Treasury Yields Drop From Week High After Home Sales Decline

Treasury 10-year note yields dropped from the highest level in a week after a report showed harsh weather pushed sales of previously owned U.S. homes in January to the lowest level in more than a year.

Treasuries erased weekly losses fueled by minutes of the Federal Reserve’s last meeting that showed the central bank will continue to cut bond purchases, given policy makers’ confidence in the economic recovery. Snow and ice storms had also depressed data on retail sales and employment. The Bloomberg U.S. Treasury Bond Index (BUSY) has dropped 0.3 percent this month.

“The market is trying to figure out where we are -- the question still remains was this a weather-induced slowdown or something more,” said Thomas Roth, senior Treasury trader in New York at Mitsubishi UFJ Securities USA Inc. “We’ve priced in a pretty good slowdown. The market will probably need more bad data to go to lower yields.”

U.S. 10-year yields fell two basis points, or 0.02 percentage point, to 2.73 percent as of 5 p.m. in New York, Bloomberg Bond Trader data show. The yield had increased to 2.78 percent, the highest since Feb. 13. The 2.75 percent security due in February 2024 rose 5/32, or $1.56 per $1,000 face amount, to 100 5/32.

Home purchases decreased 5.1 percent to a 4.62 million annual rate last month, figures from the National Association of Realtors showed today in Washington. The median forecast of 79 economists surveyed by Bloomberg projected sales would drop to a 4.67 million rate.

‘Fundamental Picture’

Treasuries returned 1.5 percent this year through yesterday, according to Bloomberg World Bond Indexes. German bonds gained 1.8 percent while Japanese securities rose 1 percent.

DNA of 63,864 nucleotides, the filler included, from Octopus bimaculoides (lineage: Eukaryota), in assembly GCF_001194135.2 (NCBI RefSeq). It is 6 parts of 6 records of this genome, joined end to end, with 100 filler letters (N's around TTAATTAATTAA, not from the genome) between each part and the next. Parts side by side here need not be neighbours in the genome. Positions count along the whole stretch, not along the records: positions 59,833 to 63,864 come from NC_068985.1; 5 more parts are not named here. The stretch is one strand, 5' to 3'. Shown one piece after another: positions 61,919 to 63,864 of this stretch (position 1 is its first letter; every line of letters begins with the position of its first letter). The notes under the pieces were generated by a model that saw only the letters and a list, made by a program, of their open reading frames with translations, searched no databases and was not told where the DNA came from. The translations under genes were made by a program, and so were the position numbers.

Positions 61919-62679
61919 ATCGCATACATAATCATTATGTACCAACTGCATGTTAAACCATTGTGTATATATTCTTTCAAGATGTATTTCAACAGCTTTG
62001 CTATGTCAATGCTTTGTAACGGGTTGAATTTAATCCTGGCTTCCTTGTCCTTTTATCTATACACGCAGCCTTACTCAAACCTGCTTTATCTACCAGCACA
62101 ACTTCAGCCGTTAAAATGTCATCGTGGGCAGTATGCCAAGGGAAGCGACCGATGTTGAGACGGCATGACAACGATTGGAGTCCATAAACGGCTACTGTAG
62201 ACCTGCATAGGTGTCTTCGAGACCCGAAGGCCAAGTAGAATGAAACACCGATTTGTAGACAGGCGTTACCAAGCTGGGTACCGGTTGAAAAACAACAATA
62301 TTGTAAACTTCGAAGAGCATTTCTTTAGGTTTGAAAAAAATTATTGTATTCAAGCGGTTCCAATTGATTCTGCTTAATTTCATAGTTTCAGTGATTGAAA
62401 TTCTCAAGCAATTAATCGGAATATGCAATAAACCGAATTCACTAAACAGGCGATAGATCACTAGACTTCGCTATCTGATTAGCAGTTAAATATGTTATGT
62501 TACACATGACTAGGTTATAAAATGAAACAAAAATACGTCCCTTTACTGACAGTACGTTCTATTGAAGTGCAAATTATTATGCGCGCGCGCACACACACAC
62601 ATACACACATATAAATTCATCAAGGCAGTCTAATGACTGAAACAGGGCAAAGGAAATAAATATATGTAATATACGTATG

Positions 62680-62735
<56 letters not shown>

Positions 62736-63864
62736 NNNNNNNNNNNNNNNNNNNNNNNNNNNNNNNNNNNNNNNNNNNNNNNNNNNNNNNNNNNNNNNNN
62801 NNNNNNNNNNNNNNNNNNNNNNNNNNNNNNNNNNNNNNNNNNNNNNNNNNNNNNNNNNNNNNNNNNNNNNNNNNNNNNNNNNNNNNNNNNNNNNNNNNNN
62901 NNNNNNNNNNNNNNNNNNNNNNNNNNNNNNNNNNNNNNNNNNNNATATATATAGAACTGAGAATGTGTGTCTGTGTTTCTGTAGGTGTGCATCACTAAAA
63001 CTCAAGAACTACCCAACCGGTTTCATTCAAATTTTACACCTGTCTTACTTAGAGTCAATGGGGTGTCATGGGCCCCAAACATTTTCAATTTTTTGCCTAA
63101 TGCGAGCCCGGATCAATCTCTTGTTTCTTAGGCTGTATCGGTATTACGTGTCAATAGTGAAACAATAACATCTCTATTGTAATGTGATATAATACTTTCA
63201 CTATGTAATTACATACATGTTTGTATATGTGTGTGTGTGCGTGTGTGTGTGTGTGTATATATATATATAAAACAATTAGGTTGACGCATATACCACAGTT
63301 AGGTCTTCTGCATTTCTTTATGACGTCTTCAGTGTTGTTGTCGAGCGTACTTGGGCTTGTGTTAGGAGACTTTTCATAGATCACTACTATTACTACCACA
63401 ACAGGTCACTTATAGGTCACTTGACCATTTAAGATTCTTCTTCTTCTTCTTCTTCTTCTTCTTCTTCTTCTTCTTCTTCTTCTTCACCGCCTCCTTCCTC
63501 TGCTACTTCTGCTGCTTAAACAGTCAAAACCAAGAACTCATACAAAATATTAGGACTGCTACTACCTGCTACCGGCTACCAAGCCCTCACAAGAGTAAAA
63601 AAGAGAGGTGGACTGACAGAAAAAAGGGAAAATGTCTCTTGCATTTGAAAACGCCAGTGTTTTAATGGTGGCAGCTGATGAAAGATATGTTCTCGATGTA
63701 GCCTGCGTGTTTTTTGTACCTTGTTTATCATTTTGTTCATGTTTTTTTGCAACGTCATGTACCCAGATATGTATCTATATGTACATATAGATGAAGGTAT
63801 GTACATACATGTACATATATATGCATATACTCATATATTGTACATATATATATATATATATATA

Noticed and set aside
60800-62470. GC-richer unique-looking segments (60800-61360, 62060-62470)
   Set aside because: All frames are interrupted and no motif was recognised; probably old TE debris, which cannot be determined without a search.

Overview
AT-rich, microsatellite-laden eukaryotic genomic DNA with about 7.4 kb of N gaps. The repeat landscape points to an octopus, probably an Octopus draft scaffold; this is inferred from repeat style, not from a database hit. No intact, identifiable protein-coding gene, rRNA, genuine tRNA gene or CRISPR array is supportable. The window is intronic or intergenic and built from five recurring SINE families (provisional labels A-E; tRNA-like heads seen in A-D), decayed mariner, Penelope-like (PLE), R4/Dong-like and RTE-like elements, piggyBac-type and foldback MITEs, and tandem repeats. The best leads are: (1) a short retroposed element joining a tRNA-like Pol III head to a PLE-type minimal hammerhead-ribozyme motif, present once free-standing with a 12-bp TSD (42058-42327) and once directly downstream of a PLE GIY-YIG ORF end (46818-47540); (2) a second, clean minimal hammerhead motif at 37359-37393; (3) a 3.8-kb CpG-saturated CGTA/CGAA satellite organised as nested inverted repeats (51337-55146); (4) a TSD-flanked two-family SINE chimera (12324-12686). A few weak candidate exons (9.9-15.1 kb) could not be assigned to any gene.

“The market could quite easily recalibrate itself to a better fundamental picture once we see data no longer distorted by unusual weather conditions,” said Christopher Sullivan, who oversees $2.2 billion as chief investment officer at United Nations Federal Credit Union in New York. The minutes showed “some policy makers may envision interest rate hikes sooner than the market expects. That encouraged some selling.”

The decline in Treasuries this month is a shift from January, when the Bloomberg index surged 1.8 percent, the most since May 2012, as a rout in emerging-market currencies spurred demand for the haven of government debt.

A custom Bloomberg gauge tracking 20 developing-nation currencies has risen 1.1 percent in February, stabilizing after tumbling 3 percent in January.

Note Auctions

Investors will be bidding on $109 billion of notes next week: $32 billion in two-year debt on Feb. 25; $13 billion in two-year floating-rate notes and $35 billion in five-year securities on Feb. 26; and $29 billion in seven-year debt the next day.

The sale of $9 billion in 30-year Treasury Inflation Protected Securities yesterday drew bids 2.34 times the amount of securities on offer, the weakest since October 2001 amid stagnant inflation and as the Fed reduces its bond buying.

The benchmark 10-year yield will rise to 3.05 percent by the end of the second quarter, according to the median forecast of financial institutions surveyed by Bloomberg.

Policy makers have kept their target for federal funds, or overnight loans between banks, in a range of zero to 0.25 percent for five years to support the U.S. economy. The odds of an increase to 0.5 percent or more by January are about 11 percent, based on futures contracts.

Minutes of the Fed’s most recent meeting released Feb. 19 signaled policy makers will probably continue to reduce the bond-buying program they use to help support the economy. “A few” officials said “it might be appropriate to increase the federal funds rate relatively soon,” according to the minutes.

The Fed is buying $65 billion of Treasury and mortgage debt a month after cutting the amount by $10 billion in January and again in February.

To contact the reporter on this story: Susanne Walker in New York at swalker33@bloomberg.net

To contact the editor responsible for this story: Dave Liedtka at dliedtka@bloomberg.net

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